Season 4 of Good Girls Sees The Show Stuck In Familiar, Mucky Territory.

NBC’s crime drama Good Girls defined itself as fun escapist entertainment in its first two seasons. The show’s grim satire and observations about society’s perceptions of women and working-class hardships brought out the main plot: Three suburban women rob a supermarket to make ends meet, but end up working for a wanted fugitive while their personal life collapses.

While the latest episodes re-show identical arcs without much character growth, a mediocre third season couldn’t take the shine off the cast, and they continue to shine through season four.


Good Girls follows a well-known narrative template for the first few episodes. Beth still works for Rio, and she and her partner, Dean (Matthew Lillard), use their hot tub store as a cover to launder money in place of their now-closed car dealership. In a storyline reminiscent of Leslie, aka Boomer, from season one, she is also confronted by Mr. Fitzpatrick (Andrew McCarthy), the hit man she’d previously hired to kill Rio.

While helping their daughter Sarah’s kidney donor family, Ruby and Stan (Reno Wilson) have more financial problems. While her bosses don’t believe a soccer mom is involved in such crimes, Officer Phoebe (Lauren Lapkus) has gone undercover with Beth rather than Ruby in hopes of finding out the details of her plan.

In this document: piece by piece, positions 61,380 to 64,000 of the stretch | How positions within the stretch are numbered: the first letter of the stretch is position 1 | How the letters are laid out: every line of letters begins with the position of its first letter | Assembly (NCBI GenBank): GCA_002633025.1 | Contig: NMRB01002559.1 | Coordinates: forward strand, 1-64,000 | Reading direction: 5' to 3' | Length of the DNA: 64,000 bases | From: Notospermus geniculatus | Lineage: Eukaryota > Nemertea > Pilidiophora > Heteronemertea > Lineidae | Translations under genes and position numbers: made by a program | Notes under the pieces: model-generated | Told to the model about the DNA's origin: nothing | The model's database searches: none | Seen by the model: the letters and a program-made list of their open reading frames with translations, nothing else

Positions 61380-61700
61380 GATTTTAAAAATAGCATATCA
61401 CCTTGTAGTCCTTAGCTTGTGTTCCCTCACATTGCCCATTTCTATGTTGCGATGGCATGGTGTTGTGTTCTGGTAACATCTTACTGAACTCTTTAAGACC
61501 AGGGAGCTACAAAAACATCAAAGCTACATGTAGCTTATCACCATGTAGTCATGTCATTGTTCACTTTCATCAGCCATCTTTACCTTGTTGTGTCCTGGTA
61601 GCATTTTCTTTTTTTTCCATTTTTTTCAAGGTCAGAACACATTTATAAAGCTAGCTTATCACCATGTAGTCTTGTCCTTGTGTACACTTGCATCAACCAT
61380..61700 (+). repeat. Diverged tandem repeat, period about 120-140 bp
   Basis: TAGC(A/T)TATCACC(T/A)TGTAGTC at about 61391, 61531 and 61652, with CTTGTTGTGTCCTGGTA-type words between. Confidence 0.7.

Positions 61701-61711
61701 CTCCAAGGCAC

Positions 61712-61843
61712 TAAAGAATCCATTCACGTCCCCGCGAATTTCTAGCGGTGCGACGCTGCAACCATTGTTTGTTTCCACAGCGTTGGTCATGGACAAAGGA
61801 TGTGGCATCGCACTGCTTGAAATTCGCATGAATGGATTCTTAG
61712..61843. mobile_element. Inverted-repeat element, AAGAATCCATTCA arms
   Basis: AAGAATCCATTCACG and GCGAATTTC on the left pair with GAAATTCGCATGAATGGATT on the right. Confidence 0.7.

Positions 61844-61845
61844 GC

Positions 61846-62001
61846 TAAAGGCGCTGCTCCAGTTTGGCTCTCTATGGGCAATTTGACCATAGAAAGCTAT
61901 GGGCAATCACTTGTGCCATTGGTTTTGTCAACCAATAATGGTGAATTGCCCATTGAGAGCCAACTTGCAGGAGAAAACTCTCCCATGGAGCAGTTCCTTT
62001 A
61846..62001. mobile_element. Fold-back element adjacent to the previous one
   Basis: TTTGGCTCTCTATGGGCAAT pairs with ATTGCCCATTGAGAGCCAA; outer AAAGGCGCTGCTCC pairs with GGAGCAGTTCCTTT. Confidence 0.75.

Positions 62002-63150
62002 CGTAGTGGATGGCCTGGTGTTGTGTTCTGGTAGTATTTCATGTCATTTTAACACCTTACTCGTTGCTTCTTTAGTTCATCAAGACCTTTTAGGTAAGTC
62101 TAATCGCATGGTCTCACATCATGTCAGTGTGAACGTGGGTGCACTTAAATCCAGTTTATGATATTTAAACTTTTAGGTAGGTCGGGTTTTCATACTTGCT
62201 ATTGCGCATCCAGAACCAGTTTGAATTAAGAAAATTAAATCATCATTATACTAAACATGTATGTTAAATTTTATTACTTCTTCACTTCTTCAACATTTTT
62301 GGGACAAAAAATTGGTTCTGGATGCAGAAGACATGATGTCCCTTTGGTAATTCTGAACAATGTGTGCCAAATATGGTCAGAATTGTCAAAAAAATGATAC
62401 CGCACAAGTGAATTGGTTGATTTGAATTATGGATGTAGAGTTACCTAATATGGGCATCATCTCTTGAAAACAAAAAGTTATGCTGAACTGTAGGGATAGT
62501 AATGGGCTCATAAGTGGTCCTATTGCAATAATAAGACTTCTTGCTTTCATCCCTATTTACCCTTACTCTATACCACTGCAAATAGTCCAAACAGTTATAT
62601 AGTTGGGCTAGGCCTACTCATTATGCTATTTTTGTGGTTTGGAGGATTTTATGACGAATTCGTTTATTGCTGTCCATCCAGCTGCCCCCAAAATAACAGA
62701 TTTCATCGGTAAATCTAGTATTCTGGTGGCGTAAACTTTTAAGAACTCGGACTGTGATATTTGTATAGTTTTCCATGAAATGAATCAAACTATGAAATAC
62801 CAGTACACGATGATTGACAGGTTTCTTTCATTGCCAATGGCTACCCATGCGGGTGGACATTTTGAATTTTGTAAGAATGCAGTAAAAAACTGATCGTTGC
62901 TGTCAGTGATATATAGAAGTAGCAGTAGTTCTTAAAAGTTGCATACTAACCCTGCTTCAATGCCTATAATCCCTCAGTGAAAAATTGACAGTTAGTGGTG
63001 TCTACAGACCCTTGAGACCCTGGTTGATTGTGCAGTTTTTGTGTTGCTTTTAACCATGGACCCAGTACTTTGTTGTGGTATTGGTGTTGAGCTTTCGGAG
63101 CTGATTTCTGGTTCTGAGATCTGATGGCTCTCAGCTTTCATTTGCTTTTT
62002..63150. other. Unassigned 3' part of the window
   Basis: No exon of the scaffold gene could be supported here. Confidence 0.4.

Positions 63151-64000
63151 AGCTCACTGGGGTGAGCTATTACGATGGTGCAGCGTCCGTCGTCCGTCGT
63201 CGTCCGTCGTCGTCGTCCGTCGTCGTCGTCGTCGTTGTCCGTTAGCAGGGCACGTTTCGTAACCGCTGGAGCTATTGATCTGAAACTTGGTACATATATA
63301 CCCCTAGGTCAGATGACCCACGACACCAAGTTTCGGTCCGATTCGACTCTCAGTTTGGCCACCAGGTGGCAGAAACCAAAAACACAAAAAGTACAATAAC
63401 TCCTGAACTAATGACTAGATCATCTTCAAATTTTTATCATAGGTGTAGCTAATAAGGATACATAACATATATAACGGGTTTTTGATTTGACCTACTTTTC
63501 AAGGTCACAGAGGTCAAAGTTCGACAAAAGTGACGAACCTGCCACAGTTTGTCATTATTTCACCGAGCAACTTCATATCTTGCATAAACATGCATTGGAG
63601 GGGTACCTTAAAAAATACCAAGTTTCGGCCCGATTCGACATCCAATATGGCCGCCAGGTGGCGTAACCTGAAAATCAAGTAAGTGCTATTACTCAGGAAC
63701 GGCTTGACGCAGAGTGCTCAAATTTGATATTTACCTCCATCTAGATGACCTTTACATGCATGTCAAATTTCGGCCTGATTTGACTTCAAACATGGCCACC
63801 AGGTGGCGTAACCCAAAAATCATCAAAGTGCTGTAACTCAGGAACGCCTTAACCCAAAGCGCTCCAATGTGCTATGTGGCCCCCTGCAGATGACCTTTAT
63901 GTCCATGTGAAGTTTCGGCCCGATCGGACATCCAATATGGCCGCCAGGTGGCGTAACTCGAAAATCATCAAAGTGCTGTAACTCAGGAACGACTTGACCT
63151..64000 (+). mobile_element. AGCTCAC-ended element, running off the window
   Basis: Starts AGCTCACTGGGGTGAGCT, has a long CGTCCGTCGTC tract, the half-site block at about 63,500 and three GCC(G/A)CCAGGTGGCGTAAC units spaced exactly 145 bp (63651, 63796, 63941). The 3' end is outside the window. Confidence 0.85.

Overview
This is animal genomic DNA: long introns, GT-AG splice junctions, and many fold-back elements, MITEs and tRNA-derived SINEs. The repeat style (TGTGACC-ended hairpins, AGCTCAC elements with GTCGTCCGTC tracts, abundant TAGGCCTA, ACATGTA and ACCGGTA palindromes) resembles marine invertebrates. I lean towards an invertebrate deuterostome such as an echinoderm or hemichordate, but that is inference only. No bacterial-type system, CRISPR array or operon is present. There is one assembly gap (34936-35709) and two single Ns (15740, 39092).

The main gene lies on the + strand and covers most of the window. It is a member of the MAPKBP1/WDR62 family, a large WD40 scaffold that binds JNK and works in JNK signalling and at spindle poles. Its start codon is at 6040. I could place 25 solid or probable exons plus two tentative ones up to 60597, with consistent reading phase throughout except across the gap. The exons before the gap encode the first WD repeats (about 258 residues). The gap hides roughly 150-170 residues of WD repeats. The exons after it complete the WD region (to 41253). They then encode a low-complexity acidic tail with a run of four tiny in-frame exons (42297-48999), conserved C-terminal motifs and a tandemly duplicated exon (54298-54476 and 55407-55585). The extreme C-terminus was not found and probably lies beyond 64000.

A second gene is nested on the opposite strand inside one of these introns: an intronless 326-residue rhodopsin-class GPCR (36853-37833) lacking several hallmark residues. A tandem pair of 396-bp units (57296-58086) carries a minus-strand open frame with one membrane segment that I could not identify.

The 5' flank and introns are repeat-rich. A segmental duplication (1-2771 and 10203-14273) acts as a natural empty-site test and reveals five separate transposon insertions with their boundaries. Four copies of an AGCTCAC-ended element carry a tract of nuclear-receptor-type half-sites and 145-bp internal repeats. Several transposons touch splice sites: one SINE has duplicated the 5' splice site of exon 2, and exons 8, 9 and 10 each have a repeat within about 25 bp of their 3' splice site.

Annie, on the other hand, gets the short end of the stick again. Whitman dives deep into Annie’s feelings, just as she did with her character in Parenthood, but the scripts don’t encourage Annie to develop. Unlike the third season where she spent most of it trying to connect with her therapist and failing her GED, this season focuses on her skills as a mother.

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Annie’s relationship with her teenage son Ben continues to deteriorate, and she simply refuses to grow up. It was nice to see Annie in previous seasons, when she was more carefree because it fit the storyline.

good girls season 4

Jenna Bans’ previous series included Desperate Housewives, Grey’s Anatomy and Scandal. The former continued to reinvent itself each season with new mysteries without losing the momentum of the protagonists, while the latter two are excellent examples of blowing up what viewers think of the plot and then rebuilding it (see: Derek Shepherd’s arrival, Rowan Pope’s villain, etc.).

Perhaps this crime drama works best as a binge watch, which is why it gained traction when it was released on Netflix almost a year after its NBC premiere. But for now, Good Girls needs an imaginative boost

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